BLACK cab rapist John Worboys is facing life behind bars after admitting four more attacks, prompting a call for a review of all the allegations against him.
The 62-year-old, who now goes by the name John Derek Radford, targeted women who hailed his cab and drugged them in order to sexually assault them.
In 2009, he was jailed indefinitely for the public protection with a minimum of eight years for sex attacks on 12 women.
At an Old Bailey hearing today, he pleaded guilty to further offences against four more victims who came forward last year.
Police believe Worboys may have carried out more than 100 rapes and sexual assaults on women in London between 2002 and 2008.
Following his latest conviction, a lawyer representing some of Worboys’ victims called for a review of all the other allegations against Worboys.
Richard Scorer, of Slater and Gordon, said: ‘Worboys’ guilty plea will hopefully bring some relief to these victims in that it has spared them the further ordeal of a trial.
‘I only wish the same could be said for the dozens of other women who found the courage to report very serious allegations, only for these to be dismissed.
‘It is appalling that it was left to victims to fight tooth and nail to bring Worboys to justice in the first place.
‘In light of today’s plea, I would again urge that every allegation against him should now be reviewed again. It is the very least his victims deserve.’
The defendant, originally from Enfield, north London, appeared via video link from Wakefield Prison, wearing spectacles and a light grey and green shirt.
He pleaded guilty to two counts of administering a stupefying or overpowering drug with intent to commit rape or indecent assault.
He admitted two further charges of administering a substance with intent to commit a sexual offence under the Sexual Offences Act.
Adjourning the case to September 2, Mrs Justice McGowan said the maximum sentence Worboys faces is life in prison.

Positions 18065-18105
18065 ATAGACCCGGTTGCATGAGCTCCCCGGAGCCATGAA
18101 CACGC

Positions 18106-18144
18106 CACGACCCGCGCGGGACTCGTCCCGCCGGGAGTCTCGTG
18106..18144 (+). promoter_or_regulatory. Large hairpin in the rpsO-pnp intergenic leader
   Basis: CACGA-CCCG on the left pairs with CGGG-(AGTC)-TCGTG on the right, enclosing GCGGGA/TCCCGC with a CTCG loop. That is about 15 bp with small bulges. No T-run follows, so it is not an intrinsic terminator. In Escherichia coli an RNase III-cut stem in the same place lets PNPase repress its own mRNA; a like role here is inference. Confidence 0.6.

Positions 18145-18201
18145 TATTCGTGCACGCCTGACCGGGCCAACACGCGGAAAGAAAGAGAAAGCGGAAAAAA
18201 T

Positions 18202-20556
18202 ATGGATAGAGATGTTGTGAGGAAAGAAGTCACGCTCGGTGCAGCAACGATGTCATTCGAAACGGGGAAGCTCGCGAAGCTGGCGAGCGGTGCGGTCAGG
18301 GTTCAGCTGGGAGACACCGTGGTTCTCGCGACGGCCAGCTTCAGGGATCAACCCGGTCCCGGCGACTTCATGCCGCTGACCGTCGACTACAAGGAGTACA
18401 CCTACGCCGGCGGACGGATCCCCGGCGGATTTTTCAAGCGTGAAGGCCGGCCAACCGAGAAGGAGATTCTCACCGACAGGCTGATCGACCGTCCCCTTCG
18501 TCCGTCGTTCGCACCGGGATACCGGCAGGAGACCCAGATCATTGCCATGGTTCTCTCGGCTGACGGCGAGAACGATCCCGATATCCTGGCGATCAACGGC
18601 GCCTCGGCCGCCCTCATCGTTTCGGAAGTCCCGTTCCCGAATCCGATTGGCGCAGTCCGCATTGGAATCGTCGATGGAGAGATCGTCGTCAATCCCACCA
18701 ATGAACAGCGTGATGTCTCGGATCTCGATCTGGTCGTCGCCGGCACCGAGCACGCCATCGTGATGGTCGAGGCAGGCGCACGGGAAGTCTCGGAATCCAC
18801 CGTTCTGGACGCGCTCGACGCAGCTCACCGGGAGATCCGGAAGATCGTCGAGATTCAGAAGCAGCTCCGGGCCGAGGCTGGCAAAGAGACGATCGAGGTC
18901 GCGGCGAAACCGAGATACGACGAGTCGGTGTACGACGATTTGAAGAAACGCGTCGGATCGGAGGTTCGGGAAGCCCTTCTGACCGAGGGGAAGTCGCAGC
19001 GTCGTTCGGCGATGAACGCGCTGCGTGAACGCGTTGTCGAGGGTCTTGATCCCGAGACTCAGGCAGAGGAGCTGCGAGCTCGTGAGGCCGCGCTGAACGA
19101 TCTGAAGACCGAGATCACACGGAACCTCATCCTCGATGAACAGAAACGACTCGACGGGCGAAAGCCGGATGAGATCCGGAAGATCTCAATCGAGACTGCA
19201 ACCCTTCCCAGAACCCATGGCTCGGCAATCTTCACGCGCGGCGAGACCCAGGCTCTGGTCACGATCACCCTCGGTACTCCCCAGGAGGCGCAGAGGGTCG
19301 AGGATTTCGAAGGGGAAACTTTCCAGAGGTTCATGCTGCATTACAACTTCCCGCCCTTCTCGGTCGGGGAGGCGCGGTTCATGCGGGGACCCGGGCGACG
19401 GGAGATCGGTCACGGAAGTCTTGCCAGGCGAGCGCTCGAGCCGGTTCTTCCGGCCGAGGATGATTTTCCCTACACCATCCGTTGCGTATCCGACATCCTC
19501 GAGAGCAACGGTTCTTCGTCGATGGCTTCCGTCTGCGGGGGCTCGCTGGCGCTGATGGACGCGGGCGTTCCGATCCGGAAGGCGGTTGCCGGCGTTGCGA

Worboys could spend even longer in jail if the senior judge sets a higher minimum term reflecting his prolific offending.
Ordering a report on Worboys’ history of crime and how much of a danger he is, she said: ‘This is a case on which the public interest is better represented by the Probation Service putting forward a complete history.’
She also ordered the defendant to be brought to court for the next hearing, saying: ‘This is a case where the public might expect the defendant to be sitting in the dock.’
At his first trial at Croydon Crown Court in 2009, jurors were told that Worboys picked up his victims in London’s West End and plied them with champagne laced with sedatives on the pretext of celebrating a lottery or casino win.
Worboys was convicted of 19 offences including one count of rape, five sexual assaults, one attempted assault and 12 drugging charges.
Last year, the Parole Board ruled that he should remain in prison, citing his ‘sense of sexual entitlement’ and a need to control women.
At an earlier hearing in the latest case, prosecutor Jonathan Polnay described similar attacks on four more women.
The first victim got into Worboys’ black cab after leaving a bar in Dover Street.
He said: ‘He told her he had won money on the horses and was celebrating and claimed he had been a stripper with the Chippendales.
‘He offered champagne and invited her to celebrate. She agreed.
‘This defendant pulled over on a side road off the A40 served an alcoholic drink in a plastic cup, which she drank. That is her last memory that evening.
‘She woke up the next day, naked, with her clothes left in a trail on the way to her bed.’
The victim recognised Worboys after seeing publicity about his case in 2009 and in December 2018 picked him out in an identity parade.
Mr Polnay said the second victim was a university student in London in 2003 when she was targeted after leaving a nightclub on New Oxford Street in what was ‘an identical method not only to the first count but a number of previous conviction and allegations three and four’.
All the women made their allegations to police in early 2018, but the offences dated back to between 2000 and 2008 in London.
Gregor McGill, Crown Prosecution Service director of legal services, said: ‘John Worboys is a sexual predator. His modus operandi will be familiar to any victim unfortunate enough to cross his path: entice them into his cab with cheap fares, offer them a sedative-laced drink and take advantage of their vulnerable state.
‘Worboys has left countless victims feeling traumatised, anxious and violated. I’d like to pay tribute to their bravery in continuing to speak up.’